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Mon, Oct
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Full-time whistle: Time to hug a stranger

Sport


On The Road
Trevor Naughton

I HAD no issues with my appetite for breakfast last Saturday. Mayo’s performance in the drawn game left me sure we had Kerry’s number.
We took an early train into Dublin which was standing room only. Onboard were two Leitrim men travelling to support Mayo. It was great to see the Connacht counties standing by each other.
Our usual gang of exiles arrived in The Red Parrot pub in Drumcondra in confident form. Gerry and Bridgie Pidgeon, Johnny and Jenny Murray, and Martin McDonagh were all confident of a Mayo win.
Dad was delighted to bump into his niece, Orlaith Maye from Lahardane, and after checking there was no sign of Bernard Flynn around, a few selfies were taken for posterity.
The disgraceful Irish Independent article/headline aimed at Stephen Rochford over last week’s decision to play Aidan O’Shea at full-back was the hot topic of discussion. Everyone agreed it was completely out of order, and in the words of Myrtle Mooney, we all agreed we would be keeping the faith and #BelievinInShteevin no matter what.
In Croke Park, the huge Mayo support in attendance were in full voice right from the start. We outnumbered Kerry by five to one. Dad joked the #YerraBingo bus must have broken down.
Mayo were leading by five at half-time, when there was praise for referee David Gough for being so alert to Kerry’s off-the-ball fouling.
Into the second half, the baking heat (together with the non stop chants of ‘May-o, May-o’) nearly had me done for! I was shook after the game and honestly, as I write this, I’m still not fully over it. Sure I nearly fainted after 60 minutes, but like this team does so often, I just picked myself up and went again!
The emotion that poured from the stands as Gough blew his full-time whistle was spine-tingling. There were hugs and tears of joy between Mam, Dad and myself.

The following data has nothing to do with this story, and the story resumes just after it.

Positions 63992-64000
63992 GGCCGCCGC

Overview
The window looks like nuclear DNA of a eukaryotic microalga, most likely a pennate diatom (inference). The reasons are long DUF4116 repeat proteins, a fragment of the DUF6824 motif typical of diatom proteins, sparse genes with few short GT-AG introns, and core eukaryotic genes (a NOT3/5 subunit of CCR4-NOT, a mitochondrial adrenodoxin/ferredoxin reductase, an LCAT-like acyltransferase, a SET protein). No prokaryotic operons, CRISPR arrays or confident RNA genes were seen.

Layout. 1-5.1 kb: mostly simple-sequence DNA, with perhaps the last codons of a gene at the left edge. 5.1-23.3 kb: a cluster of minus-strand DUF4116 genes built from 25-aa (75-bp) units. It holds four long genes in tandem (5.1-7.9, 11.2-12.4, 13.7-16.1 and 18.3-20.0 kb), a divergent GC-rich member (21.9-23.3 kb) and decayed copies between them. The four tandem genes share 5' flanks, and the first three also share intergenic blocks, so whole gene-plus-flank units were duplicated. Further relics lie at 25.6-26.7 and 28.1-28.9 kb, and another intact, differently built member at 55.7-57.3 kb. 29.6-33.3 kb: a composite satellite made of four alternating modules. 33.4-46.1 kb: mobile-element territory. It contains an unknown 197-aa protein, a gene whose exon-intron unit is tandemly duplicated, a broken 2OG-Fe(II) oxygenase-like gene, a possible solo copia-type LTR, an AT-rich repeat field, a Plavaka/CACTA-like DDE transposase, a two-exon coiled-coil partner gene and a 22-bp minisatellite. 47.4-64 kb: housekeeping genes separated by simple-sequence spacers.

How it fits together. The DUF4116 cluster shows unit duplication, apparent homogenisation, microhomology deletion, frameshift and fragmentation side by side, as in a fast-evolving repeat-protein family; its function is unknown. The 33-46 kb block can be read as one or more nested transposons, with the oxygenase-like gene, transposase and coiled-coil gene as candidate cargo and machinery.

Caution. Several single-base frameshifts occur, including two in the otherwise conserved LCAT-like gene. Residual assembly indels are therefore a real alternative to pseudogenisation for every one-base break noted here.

I won’t lie, there were a few hugs shared with strangers also, but sure isn’t that what Mayo does to you? You lose yourself in the moment completely. The sense of satisfaction was clearly evident on every Mayo face as we left the famous old stadium.
I was asked last week what it was that makes the Mayo supporters so loyal to this team.
My response was that it is easy to be loyal when you see their commitment, honesty and never-say-die attitude. No matter what is thrown at them (even a Kieran Donaghy haymaker) they keep coming back for more.
We really are living in a golden era for the county and we really need to cherish this group of players. You would be proud to call any one of that squad your son. If any players’ parents are reading this, let me tell you, from the bottom of my heart, you have all raised fine young men. Role models and heroes.
Back in 2013, I wrote on the Mayo GAA Blog that Mayo people should never forget how lucky they were that your county has been so consistent at producing top quality footballers and people. It really is a mighty place you are from. This team enhances that point.
They talk about pilgrimages to Knock AND Croagh Patrick. Well let me tell you, this team are on a pilgrimage to plunder the Dubs on September 17. Mayo forever. Mayo for Sam!

 

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